In January 2019, the Department of Justice (DOJ), the Federal Bureau of Investigation (FBI), and the US Air Force obtained a court order and successfully took down a malware botnet operated by North Korean hackers.

Just this past weekend, on a North Korean national holiday, US Cyber Command published new North Korean malware samples on Twitter and Virus Total, exposing new hacking capabilities and ongoing campaigns.

“This is yet another indication of how forward-leaning US government’s position has become in a relatively short period of time on doing attribution of malevolent cyber actors,” Dmitri Alperovitch, CrowdStrike CTO and co-founder, told ZDNet. “A few years ago, this type of action would have been unprecedented. Today it is routine.”



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Key Criteria for Evaluating Security Information and Event Management Solutions (SIEM)

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Security Information and Event Management (SIEM) solutions consolidate multiple security data streams under a single roof. Initially, SIEM supported early detection of cyberattacks and data breaches by collecting and correlating security event logs. Over time, it evolved into sophisticated systems capable of ingesting huge volumes of data from disparate sources, analyzing data in real time, and gathering additional context from threat intelligence feeds and new sources of security-related data. Next-generation SIEM solutions deliver tight integrations with other security products, advanced analytics, and semi-autonomous incident response.

SIEM solutions can be deployed on-premises, in the cloud, or a mix of the two. Deployment models must be weighed with regard to the environments the SIEM solution will protect. With more and more digital infrastructure and services becoming mission critical to every enterprise, SIEMs must handle higher volumes of data. Vendors and customers are increasingly focused on cloud-based solutions, whether SaaS or cloud-hosted models, for their scalability and flexibility.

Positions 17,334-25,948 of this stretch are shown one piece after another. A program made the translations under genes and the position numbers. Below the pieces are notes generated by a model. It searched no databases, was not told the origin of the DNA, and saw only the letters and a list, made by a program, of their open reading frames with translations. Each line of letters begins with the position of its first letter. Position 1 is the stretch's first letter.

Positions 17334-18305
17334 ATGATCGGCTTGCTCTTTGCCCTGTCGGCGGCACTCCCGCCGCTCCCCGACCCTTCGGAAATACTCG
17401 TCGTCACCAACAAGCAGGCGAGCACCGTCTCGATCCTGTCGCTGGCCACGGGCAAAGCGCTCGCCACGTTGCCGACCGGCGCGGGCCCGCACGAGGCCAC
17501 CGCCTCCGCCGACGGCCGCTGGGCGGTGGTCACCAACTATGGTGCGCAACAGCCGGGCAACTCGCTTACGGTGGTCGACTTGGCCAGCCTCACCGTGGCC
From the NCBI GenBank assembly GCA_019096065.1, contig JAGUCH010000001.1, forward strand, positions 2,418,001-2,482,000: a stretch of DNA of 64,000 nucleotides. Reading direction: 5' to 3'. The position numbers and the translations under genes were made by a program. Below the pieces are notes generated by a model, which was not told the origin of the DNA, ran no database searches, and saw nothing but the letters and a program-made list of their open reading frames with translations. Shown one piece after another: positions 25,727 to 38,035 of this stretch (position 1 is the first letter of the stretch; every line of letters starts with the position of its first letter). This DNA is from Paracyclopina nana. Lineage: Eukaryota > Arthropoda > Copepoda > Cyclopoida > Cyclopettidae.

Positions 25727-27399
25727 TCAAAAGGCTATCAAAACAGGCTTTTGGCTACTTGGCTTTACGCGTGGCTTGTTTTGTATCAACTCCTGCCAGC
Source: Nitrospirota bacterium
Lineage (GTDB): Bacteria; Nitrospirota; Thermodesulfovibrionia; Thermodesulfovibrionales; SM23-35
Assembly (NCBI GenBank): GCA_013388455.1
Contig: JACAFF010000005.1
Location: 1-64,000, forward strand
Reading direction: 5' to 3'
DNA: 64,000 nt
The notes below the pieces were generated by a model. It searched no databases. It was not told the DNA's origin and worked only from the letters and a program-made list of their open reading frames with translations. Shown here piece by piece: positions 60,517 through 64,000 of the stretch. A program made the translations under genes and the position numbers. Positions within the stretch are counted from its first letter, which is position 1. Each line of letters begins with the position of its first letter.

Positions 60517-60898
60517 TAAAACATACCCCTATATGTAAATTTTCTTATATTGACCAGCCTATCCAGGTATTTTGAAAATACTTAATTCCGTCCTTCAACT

The latest developments for SIEM solutions include machine learning capabilities for incident detection, advanced analytics features that include user behavior analytics (UBA), and integrations with other security solutions, such as security orchestration automation and response (SOAR) and endpoint detection and response (EDR) systems. Even though additional capabilities within the SIEM environment are a natural progression, customers are finding it even more difficult to deploy, customize, and operate SIEM solutions.

Other improvements include better user experience and lower time-to-value for new deployments. To achieve this, vendors are working on:

  • Streamlining data onboarding
  • Preloading customizable content—use cases, rulesets, and playbooks
  • Standardizing data formats and labels
  • Mapping incident alerts to common frameworks, such as the MITRE ATT&CK framework

Vendors and service providers are also expanding their offerings beyond managed SIEM solutions to à la carte services, such as content development services and threat hunting-as-a-service.